Financial stress: First world problem or workforce plague?

What could people living in the richest country in history during the least threatening time known to man, possibly have to complain about? Plenty, it turns out. More and more working Americans report experiencing difficulties making ends meet: Paying their rent or mortgage, repaying student loans, and going about their daily lives.

Though commonly dismissed as ‘first world problems’, there is merit to the claims. Sure, modern day Americans aren’t dealing with tribal wars, extreme poverty and malaria, but the strain to stay the course financially is very real. We breakdown just how widespread financial stress is in the 21st century United States, and delve deep and realize the impact of the problem on our collective prosperity, mobility and even health.

The stressful numbers behind financial stress

Despite overall stress level declining, money continues to be the leading cause of stress for American adults, by a wide margin. Though higher among lower income households, this type of stress is also felt by individuals with a steady income – which 49% of workers described as ‘low’. In the same survey, 64% cited money as a significant source of stress. Some segments have it even worse – including 3 out of every 4 parents, millennials and Gen Xers reporting feeling financial strain.

Brace for even more bad news: That uneasy feeling isn’t fleeting. 72% report feeling stressed about money every single month, and 22% experienced extreme stress about money during the past month. It may be subjective, but think about whatever ‘extreme stress’ means to you – and draw your own conclusions.

Waiting to explode

All of that pent up stress, day in and day out, manifests itself in very negative ways. When money feels tight, we tend to make poor, shortsighted decisions – such as not saving. According to a Google Consumer Survey with MagnifyMoney, over half of Americans report having less than $1,000 in savings. A Harris Interactive + Purchasing Power survey paints a slightly better – but still alarming – picture, finding that 44% of Americans have less than $2,000 to fall back on. Even if the latter is true, $2,000 doesn’t go far in the face of emergency – not to mention, towards some much needed time off.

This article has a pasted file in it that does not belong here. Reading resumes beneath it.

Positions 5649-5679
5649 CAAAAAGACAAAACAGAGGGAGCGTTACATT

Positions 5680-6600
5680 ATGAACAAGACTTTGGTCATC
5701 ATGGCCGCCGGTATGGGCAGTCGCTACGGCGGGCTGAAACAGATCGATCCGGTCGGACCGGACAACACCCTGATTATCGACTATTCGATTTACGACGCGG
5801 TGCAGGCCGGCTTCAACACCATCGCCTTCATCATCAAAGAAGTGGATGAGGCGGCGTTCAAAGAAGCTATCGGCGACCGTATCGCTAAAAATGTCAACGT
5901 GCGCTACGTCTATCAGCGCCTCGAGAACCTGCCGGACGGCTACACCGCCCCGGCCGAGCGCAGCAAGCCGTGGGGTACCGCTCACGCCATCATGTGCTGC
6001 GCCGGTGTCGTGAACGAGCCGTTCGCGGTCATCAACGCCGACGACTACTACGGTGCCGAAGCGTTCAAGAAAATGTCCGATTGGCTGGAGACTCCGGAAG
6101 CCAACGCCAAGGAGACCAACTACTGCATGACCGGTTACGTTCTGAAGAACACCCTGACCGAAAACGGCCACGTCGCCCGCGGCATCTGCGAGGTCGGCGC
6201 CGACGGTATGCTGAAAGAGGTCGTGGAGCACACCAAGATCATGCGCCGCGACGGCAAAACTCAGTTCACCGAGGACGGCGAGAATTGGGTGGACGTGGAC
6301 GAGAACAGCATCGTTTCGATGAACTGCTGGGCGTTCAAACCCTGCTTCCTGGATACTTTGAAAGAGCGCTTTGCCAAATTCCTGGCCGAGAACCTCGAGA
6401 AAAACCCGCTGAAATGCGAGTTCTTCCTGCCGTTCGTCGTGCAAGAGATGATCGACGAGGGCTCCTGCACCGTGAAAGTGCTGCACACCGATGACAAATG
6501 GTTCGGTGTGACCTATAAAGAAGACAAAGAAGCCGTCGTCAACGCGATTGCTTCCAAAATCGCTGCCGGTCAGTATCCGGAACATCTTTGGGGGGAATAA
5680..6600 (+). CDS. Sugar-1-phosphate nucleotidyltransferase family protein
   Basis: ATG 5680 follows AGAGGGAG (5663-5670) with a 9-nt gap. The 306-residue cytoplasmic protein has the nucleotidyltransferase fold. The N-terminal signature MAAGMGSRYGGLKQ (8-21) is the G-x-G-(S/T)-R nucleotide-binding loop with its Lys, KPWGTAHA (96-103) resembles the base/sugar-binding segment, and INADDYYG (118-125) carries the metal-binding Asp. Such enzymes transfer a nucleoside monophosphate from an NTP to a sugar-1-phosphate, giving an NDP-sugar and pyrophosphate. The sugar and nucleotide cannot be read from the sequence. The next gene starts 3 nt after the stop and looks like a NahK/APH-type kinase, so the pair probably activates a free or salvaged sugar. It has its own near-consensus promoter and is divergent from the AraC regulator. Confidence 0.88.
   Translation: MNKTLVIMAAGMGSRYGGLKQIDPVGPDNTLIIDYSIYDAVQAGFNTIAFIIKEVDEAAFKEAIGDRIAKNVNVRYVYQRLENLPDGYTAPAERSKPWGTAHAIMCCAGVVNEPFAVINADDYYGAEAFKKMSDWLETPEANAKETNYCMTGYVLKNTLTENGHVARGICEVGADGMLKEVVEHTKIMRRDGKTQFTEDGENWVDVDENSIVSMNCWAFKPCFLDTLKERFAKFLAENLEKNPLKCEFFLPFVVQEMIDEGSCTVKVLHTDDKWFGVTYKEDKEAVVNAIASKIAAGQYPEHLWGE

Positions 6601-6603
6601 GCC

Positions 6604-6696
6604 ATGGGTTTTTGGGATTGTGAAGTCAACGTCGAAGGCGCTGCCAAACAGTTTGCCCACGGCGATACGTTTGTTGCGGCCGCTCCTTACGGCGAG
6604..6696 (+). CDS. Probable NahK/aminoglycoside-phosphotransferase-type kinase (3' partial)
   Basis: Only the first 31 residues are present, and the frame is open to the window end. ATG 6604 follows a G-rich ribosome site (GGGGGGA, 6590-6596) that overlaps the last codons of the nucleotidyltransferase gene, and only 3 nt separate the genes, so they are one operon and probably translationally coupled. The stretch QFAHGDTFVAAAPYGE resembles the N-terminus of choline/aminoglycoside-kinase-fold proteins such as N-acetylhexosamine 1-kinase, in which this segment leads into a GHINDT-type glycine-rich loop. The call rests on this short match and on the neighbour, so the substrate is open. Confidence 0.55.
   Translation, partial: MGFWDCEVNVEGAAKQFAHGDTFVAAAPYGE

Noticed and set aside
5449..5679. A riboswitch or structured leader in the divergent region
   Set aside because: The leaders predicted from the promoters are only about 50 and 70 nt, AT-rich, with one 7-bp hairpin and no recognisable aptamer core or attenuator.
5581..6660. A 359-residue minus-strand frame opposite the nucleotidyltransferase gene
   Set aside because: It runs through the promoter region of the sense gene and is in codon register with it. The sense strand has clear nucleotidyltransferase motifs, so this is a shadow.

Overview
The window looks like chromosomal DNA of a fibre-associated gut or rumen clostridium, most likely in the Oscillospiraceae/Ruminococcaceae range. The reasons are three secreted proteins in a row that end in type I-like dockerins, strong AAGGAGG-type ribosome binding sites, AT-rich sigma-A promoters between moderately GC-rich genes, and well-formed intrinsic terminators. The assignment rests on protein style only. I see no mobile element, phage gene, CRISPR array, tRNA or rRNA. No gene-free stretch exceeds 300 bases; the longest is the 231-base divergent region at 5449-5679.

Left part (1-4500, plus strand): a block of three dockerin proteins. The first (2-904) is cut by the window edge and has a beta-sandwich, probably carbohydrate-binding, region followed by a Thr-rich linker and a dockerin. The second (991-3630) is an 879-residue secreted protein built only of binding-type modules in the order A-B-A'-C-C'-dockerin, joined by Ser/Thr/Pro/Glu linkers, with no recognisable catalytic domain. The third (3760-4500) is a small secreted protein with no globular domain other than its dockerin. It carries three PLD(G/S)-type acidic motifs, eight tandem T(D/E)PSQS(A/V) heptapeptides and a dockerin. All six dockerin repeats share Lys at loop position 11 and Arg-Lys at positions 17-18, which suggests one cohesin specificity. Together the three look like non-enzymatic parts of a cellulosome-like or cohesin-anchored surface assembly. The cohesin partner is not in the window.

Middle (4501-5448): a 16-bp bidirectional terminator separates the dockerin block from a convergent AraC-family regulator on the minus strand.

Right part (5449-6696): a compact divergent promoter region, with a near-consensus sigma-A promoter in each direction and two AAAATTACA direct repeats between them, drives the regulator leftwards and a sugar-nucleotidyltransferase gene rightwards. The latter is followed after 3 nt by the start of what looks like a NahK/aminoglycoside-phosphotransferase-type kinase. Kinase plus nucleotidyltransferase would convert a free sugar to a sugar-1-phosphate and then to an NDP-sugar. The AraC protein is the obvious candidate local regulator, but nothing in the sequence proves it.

Is it any wonder? Constant strain makes it harder to save to begin with. This causes a snowball effect and a full-blown crisis, whereby 48% reported living paycheck-to-paycheck all the time. In a smaller study, that already-alarming figure stood at 78% – and that includes people making 6 figures. Living this way, there can be no long term planning nor asset building. All major life events or changes – whether joyous like going to college, or sad like losing a loved one – require loans.

Living with financial stress can affect other areas of life, too. One third of American adults report that money is a source of tension/conflict in their relationship, and 44% report worrying about money at work. In fact, 46% of respondents to a Harris Interactive + Purchasing Power survey said they spend between 3-6 hours/week handling personal financial issues while on the clock. This means that the average employer misses out on $5,000’s worth of productivity per employee, per year. Collectively, that’s $230 Billion USD Americans businesses lose every year. Smartly allocated, just imagine how that productivity could impact the state of the country’s economy, education, real estate market and the wellbeing of its citizens.

Which brings us to the most concerning data point: There’s a health toll to sustained stress. One in five surveyed reported skipping – or seriously considering skipping – a visit to their doctor, because of financial concerns. Long term, stress is associated with hypertension and heart disease. And it certainly doesn’t help that a cloud of uncertainty is hanging over healthcare, placing future care at risk and making it even more important to save for a rainy day.

Digging ourselves out

On top of all the alarming data cited, perhaps most worrying is that 22% of respondents feel they’re not doing enough to manage stress. Without action, there can be no change – but knowledge has to precede any steps taken. Newsflash: Artificial Intelligence can help you get there.

Then, it’s time for some real commitment. Liberating yourself from financial stress won’t happen overnight, unless you’re somehow lucky enough to inherit billions from a distant relative. For those not in that lucky group, it’ll take a series of measured steps, such as incremental saving (we recommend the automated kind), realistic budgeting, retirement planning, and a series of lifestyle tweaks you’ll hardly even feel. Before long, you’ll be considering investment channels.

If you’re stressed out about money despite earning an income, don’t let anyone dismiss it as ‘champagne problems’ (unless, of course, you’re spending it all on champagne).